Thursday, June 26, 2008

July Quick Guide: Apocryphal/Deuterocanonical Literature (Part 1)

Tobit, Judith, Esther (Greek), The Wisdom of Solomon, Sirach, Baruch,
The Letter of Jeremiah, Azariah and the Three Jews, Susanna

These books did not make the canon of the Protestant Bible, but they are found in the sacred canons of other Christian traditions. These are the writings of Jewish people between the third century BCE and the first century CE. Many of these texts were written in Greek, some in Aramaic or Hebrew. Many respond to the Hellenization of the region since the conquest of Alexander the Great. While some of the writings incorporate Greek thought, much of it resists Hellenization and prizes faithful Jewish resistance.

The apocrypha includes some fun stories in the genre of historical romances:

Tobit is a found in the Roman Catholic canon. It is a fictional story that praises faithfulness and courage. Tobit gives us the concept of the guardian angel and provides a reason why young men may be frightened to death on their wedding night.

Judith is fiction in the form of history. Lest anyone doubt that women should be in combat, here is a how a brave, faithful, woman gets ahead.

In the Greek version of the Book of Daniel are three more stories not found in the Hebrew text. They are Azariah and the The Three Jews, Susanna, and Bel and the Dragon.

1) The Prayer of Azariah and the Song of the Three Jews is what the three men pray to the Lord when they were tossed into the fiery furnace.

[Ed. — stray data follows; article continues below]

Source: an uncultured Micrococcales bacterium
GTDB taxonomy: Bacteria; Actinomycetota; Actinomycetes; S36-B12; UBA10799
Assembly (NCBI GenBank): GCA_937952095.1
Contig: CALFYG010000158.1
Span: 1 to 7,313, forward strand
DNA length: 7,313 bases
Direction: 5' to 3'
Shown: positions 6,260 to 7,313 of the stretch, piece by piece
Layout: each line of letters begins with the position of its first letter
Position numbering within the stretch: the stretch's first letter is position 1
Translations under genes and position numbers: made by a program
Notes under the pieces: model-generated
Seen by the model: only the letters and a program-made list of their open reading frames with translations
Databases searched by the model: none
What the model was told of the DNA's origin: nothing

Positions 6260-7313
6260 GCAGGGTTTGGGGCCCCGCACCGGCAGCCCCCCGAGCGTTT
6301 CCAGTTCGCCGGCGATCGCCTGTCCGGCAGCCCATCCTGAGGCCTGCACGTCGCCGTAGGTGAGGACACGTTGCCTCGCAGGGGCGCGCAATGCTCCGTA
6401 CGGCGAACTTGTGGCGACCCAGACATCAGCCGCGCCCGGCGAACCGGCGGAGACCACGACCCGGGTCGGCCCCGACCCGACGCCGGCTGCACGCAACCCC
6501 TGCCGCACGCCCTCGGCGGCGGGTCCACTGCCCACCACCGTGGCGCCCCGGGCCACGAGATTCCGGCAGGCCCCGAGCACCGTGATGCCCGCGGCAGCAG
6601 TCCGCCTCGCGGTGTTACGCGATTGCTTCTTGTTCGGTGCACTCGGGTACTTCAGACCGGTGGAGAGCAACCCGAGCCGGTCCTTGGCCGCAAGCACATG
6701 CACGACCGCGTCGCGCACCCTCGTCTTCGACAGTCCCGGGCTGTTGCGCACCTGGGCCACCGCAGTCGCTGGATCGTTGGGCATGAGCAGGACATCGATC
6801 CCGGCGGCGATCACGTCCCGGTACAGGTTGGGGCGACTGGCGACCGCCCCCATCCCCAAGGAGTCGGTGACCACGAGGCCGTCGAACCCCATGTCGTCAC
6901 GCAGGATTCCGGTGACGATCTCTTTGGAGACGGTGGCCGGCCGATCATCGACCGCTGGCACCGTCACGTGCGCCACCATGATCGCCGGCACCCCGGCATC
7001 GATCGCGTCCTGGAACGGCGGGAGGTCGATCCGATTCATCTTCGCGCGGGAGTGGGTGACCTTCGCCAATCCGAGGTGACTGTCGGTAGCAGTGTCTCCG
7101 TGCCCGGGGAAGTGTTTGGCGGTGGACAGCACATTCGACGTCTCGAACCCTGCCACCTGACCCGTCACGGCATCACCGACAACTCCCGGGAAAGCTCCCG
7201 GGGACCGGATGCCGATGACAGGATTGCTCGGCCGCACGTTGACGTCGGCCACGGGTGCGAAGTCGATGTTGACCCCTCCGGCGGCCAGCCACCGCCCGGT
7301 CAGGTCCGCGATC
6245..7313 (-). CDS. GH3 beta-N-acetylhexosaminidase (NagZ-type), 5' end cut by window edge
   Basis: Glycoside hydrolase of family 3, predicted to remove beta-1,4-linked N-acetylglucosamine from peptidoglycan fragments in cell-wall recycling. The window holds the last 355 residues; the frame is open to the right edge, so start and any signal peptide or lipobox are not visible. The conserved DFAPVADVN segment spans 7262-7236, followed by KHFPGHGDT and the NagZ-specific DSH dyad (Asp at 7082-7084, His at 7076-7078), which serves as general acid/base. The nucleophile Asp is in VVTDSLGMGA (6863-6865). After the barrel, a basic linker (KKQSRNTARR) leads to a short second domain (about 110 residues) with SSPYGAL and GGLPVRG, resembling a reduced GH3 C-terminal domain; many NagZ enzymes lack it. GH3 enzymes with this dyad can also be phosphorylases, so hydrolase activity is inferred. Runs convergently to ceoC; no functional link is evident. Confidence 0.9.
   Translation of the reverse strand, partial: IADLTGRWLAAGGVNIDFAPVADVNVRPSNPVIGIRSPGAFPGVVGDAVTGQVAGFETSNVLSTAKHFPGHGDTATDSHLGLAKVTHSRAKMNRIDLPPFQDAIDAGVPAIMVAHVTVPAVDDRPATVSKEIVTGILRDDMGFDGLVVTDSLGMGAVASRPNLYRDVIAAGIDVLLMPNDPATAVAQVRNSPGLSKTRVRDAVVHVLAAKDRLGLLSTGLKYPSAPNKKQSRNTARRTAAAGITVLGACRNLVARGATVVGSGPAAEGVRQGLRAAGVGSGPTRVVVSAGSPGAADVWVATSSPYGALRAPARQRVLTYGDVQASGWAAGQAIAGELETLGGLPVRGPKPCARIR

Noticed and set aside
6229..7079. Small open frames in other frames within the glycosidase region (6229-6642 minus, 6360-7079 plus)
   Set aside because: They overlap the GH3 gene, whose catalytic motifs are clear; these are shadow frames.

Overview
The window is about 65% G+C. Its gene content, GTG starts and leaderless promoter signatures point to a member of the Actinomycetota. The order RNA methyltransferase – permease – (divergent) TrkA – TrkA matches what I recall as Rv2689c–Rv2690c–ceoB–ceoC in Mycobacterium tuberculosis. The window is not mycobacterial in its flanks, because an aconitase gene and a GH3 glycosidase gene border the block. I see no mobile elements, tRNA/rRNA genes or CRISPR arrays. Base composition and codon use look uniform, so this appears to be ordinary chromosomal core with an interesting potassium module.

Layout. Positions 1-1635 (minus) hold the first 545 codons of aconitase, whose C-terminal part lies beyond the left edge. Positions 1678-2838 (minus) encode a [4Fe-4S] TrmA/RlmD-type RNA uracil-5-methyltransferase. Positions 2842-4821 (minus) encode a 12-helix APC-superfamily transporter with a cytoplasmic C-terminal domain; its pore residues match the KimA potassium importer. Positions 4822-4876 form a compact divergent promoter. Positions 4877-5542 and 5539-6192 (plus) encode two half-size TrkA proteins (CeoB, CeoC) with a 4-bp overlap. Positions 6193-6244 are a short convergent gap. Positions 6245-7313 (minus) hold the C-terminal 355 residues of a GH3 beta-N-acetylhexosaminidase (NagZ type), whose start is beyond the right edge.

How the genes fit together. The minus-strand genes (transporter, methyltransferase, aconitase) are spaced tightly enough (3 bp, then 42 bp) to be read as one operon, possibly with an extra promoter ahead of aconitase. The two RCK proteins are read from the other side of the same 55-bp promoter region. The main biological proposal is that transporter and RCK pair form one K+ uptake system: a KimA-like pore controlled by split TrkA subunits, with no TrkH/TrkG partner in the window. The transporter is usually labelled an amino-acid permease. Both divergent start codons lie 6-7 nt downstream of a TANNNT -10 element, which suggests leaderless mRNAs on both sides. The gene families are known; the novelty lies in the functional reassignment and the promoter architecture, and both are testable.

2) Susanna is the story of a woman who is wrongly accused. Thankfully Daniel comes to her rescue--just like Matlock.

3) Bel and the Dragon tells the story of how Daniel outwits the religious phonies, kills a dragon, and survives six days in a lion’s den.

The Greek version of Esther is the same story as the canonical Esther with some additions. These additions are pious, in that they contain explicit references to God not found in the Hebrew text.

In addition to fun stories, the Apocrypha contains wisdom literature:

The Wisdom of Solomon and Ecclesiasticus or The Wisdom of Jesus Son of Sirach is skillful literature. It is a blending of Greek and Hebrew thought. These two works as well as 2 Maccabbees 6-7 had a great influence on the theology of the early Christian church, including the doctrine of the immortality of the soul.

Baruch, named for the scribe of Jeremiah is really a praise for Wisdom and for Israel: “The woods and every fragrant tree have shaded Israel at God’s command.”

The Letter of Jeremiah was supposedly written by Jeremiah to the captives in Babylon. It is really a scathing attack on non-Jews: “Like a scarecrow in a cucumber bed, which guards nothing, so are their gods of wood, overlaid with gold and silver.”

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